“Mona Lisa of Baseball Advertising Posters” to be Sold by REA

Before Boston Garter.  Before Wheaties.  Before Be Like Mike and Mars Blackmon and way before Bo Knows… there was George Wright for Red Stockings Cigars.

Some 140 years ago, the first superstar of American sports agreed to promote a local brand of stogies and now the only known surviving display poster from the dawn of American sports endorsements is about to go on the open market. It is the earliest American advertising poster featuring the endorsement of a commercial product by any player or sports figure. Robert Edward Auctions will sell the remarkably well preserved artifact in its upcoming Spring Auction.

George Wright 1874 Red Stocking Cigars Advertising Poster

“This piece is of monumental importance, not just for baseball memorabilia collectors but as an item relating to American culture,” stated REA President Robert Lifson.  “The historical significance is really impossible to measure. It would be at home on display at the Hall of Fame but it really belongs in the Smithsonian.”

Measuring 15×11”, the standard size for similar posters of the day, the stone lithograph display piece features Wright, the driving force behind the dawn of professional baseball, holding a bat with an early game going on behind him.  The Red Stockings Cigars logo is at the top.

The poster was discovered many decades ago by renowned collector and hobby pioneer John Bounaguidi and was the highlight of his famous and at the time unparalleled collection. Since selling his collection decades ago, the Red Stockings Cigar Poster has changed hands. Unfortunately, for many years no one really knew where it was.

“No one could even get a quality picture of it,” said Lifson. “It seemed as if it had literally been lost to the baseball memorabilia world.” That, in fact, was essentially the case. For years it has very quietly resided in a world-class American advertising collection.

Until now, Lifson says most baseball collectors have only heard rumors of the existence of the poster.  A small image appeared as an illustration in an article written by Bounaguidi for the 1986 July/August edition of Collectors’ Showcase magazine. For most, that tiny image has been the only tangible evidence that this legendary poster really did exist.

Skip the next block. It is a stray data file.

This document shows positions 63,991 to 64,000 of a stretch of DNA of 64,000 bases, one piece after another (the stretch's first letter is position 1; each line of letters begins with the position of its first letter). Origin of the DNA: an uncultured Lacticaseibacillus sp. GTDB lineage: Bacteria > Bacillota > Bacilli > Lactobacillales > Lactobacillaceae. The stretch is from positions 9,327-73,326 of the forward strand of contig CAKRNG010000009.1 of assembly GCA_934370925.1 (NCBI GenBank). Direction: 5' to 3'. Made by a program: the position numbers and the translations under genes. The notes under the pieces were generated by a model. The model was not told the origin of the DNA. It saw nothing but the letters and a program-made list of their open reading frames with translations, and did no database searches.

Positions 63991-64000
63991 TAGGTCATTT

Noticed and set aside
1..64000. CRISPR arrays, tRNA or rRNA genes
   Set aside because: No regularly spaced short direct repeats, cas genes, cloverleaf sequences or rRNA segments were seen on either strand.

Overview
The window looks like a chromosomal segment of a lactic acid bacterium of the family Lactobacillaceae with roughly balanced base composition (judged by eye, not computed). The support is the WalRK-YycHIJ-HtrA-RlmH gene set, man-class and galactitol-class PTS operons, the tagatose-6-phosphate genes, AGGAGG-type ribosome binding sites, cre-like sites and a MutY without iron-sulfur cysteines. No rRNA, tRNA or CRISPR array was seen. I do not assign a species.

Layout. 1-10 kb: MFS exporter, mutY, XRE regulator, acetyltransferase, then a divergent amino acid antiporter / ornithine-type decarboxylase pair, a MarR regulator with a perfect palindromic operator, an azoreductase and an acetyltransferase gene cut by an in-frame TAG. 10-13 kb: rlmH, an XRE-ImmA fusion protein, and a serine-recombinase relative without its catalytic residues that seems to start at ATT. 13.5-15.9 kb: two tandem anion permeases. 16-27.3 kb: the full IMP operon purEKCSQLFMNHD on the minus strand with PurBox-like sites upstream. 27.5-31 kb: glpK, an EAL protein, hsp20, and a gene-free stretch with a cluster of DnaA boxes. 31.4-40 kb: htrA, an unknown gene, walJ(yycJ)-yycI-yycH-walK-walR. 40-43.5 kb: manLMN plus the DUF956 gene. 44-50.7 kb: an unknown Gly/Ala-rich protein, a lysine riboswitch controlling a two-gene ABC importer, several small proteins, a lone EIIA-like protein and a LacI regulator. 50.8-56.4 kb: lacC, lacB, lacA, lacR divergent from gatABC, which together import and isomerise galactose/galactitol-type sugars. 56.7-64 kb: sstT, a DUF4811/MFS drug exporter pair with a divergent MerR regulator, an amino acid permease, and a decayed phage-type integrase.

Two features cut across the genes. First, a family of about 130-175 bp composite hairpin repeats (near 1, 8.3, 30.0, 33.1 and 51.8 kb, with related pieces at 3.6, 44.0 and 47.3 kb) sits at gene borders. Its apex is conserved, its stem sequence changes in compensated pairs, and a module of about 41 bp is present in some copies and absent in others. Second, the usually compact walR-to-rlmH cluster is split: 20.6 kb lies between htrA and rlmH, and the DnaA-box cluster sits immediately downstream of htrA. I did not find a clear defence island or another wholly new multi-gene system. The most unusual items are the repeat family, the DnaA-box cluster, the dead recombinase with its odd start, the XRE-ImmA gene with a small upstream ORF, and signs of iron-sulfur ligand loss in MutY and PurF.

Lifson says the date can easily be pinpointed through the lettering and captions on the bottom margin under the image. The tobacconist Nichols & Macdonald was not listed in a Boston city directory until after the Great Boston Fire of 1873.  Printed on the bottom left of the poster is J.H. BUFFORD’S SONS and on the bottom right is their address 490 WASHN ST. BOSTON.  REA says the 1875 Boston city directory lists the company of J.H. Buffords Sons in a new location of 666 Washington Street, which dates the poster to precisely 1874.

In 2008, REA sold another historic advertising poster from Bounaguidi’s original collection, one featuring Hall of Famers Cap Anson and Buck Ewing touting E&J Burke beer in 1889.  It sold for $188,000.

Also fascinating is the fact that the batting pose of George Wright on the poster was created using a Wright image from a Boston Warren studio photograph known to be taken during the summer of 1872. The Warren Studios cabinet cards featuring Red Stockings players in full-length poses in their uniforms are widely considered the first individual baseball player cabinet cards of the professional era. REA sold a George Wright example in 2007 for over $17,000.

George Wright cabinet-poster photos

It isn’t known exactly how much George Wright’s endorsement pumped up Red Stockings Cigar sales in 1874, but it would be a tactic that soon gained traction, eventually transforming the relationship between sports and commerce in America as sports stars and celebrities became marketing assets in the decades that followed.

“There’s just nothing you can compare this to,” Lifson said of the poster.  “You could be in this business for a very long time and never get to handle or even see a printed item so historic.  It’s really a privilege to be able to present it at auction.”

Major League Baseball’s official historian John Thorn gives his take on the Red Stockings Cigar poster at MLB’s Our Game blog.


  1. […] The batting pose used by him on the poster was from a studio picture in 1872 and, according to Sports Collectors Daily, the Red Stockings had the first individual baseball […]

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